Hawn State Park

After the farm fails and the barbed wire rusts away, what's left? We've seen before that once people and their things leave a place, their plants remain. We've seen that most notably in the springtime daffodils next to the foundation of ruined cabin. Except for the daffodils, I would have walked right by the cabin.

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When I think of Hawn State Park, I think of pines. Big stands of mature native short-leaf pine.

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There's a hidden natural area down stream from the campground at Hawn State Park.I'd like to say that I found it, and that it was wonderful, but I never made it there. Too many ticks.

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The nicest park in the state, bar none. I've been visiting the park since I was a child. My grandfather took me by there, a side-trip from day-long drive we took in search of sawmill scraps for the fireplace. Since then, I've camped there, backpacked there, day hiked there. I know the main trail, the Whispering Pines Trail, as well as I know any place. And yet Hawn is the only place where I've ever been truly lost. Twice.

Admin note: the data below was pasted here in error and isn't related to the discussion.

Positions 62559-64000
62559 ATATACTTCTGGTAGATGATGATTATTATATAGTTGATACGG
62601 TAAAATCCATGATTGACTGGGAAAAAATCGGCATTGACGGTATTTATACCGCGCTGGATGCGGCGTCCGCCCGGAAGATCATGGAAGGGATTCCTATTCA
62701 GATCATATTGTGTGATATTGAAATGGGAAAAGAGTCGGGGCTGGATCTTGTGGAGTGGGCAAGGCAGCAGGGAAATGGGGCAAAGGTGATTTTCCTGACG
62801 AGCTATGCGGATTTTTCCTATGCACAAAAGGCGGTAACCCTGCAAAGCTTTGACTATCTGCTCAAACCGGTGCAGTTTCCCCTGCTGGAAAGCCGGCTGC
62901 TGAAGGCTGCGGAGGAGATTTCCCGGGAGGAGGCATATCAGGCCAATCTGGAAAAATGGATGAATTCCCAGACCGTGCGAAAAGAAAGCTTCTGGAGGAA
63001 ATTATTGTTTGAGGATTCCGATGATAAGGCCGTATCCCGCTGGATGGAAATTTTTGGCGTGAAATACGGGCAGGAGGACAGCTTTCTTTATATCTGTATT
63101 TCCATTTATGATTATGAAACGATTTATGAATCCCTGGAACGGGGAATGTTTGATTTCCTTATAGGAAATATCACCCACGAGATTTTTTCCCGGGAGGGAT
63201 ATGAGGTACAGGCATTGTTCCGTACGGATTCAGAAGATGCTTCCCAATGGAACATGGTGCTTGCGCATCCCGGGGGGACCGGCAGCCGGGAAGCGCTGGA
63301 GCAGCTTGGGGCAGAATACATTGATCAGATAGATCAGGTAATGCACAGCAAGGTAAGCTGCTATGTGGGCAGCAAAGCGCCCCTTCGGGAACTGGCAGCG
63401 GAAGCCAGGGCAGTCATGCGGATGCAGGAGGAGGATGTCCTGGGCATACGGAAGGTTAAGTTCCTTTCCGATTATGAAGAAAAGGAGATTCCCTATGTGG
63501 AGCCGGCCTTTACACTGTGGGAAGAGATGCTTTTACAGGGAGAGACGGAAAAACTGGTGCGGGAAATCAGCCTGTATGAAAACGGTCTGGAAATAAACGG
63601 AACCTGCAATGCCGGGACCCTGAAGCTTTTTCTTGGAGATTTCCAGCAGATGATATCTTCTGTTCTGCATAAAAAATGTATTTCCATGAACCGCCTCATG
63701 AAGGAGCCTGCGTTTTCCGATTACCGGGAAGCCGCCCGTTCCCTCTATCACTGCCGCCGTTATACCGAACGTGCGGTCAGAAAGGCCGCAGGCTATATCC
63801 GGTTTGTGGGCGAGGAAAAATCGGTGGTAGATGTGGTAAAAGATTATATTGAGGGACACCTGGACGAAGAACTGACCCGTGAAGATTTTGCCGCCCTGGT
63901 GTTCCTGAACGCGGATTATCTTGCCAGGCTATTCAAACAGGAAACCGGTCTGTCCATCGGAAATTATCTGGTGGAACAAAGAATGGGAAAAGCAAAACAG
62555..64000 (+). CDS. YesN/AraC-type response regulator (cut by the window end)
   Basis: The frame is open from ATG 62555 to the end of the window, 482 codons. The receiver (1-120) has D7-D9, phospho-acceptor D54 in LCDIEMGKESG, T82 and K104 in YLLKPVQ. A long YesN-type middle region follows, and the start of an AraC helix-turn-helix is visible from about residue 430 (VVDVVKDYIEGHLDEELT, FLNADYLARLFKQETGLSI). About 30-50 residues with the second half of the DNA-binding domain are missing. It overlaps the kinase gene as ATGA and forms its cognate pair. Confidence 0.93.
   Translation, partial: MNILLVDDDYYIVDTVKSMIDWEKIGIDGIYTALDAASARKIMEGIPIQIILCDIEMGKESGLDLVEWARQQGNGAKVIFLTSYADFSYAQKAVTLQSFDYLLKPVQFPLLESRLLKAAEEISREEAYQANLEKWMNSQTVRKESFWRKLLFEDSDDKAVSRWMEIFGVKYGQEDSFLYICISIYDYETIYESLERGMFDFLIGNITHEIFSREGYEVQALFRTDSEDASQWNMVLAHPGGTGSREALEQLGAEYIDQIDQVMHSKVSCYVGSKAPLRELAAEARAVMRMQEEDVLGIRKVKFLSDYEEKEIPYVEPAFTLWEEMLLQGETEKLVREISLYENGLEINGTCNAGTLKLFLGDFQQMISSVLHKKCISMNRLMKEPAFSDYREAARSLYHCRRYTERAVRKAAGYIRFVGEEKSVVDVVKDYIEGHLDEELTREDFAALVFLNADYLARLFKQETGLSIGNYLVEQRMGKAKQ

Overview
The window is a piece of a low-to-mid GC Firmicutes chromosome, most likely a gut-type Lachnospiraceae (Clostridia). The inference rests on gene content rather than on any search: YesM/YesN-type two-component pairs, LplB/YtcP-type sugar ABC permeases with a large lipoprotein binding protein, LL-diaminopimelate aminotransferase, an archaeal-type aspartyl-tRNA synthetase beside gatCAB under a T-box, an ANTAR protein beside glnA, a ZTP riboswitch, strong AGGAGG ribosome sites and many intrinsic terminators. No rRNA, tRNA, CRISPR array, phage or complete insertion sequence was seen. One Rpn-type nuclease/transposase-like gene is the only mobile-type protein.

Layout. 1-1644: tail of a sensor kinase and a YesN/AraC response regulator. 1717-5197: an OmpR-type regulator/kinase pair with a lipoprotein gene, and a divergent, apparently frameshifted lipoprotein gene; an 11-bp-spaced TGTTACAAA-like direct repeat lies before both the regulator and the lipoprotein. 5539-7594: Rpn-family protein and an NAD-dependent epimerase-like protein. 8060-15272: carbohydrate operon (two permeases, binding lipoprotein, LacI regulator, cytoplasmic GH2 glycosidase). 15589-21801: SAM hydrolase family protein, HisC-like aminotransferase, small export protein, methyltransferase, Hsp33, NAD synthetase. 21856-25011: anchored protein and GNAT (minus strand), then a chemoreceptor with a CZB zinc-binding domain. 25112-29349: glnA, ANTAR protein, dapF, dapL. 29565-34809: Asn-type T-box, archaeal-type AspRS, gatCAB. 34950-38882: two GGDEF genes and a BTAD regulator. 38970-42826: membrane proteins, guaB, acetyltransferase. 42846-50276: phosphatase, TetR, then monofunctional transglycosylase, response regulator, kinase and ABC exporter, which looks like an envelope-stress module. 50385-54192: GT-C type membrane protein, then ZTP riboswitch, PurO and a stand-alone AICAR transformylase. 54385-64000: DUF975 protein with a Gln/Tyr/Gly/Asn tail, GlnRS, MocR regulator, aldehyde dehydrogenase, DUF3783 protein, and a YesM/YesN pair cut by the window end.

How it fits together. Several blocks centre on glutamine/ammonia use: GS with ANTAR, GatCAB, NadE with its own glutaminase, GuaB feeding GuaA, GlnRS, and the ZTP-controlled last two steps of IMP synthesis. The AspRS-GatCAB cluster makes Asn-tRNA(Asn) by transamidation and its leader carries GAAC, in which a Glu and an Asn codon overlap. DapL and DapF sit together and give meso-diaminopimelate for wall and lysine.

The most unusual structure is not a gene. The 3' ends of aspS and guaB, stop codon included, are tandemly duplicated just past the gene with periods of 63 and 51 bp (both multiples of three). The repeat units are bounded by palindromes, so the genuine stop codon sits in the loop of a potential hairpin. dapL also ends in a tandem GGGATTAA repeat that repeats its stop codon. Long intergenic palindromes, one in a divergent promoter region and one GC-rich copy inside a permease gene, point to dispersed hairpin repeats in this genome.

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Sometimes the uncomplicated pleasures are best. Sometimes the big philosophical throw-down seems, well, contrived. Misplaced. Misdirected. The effort might be better spent on just looking.

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Is the designation of a "Natural Area" forever? Or can it be rescinded like any other act of the government?

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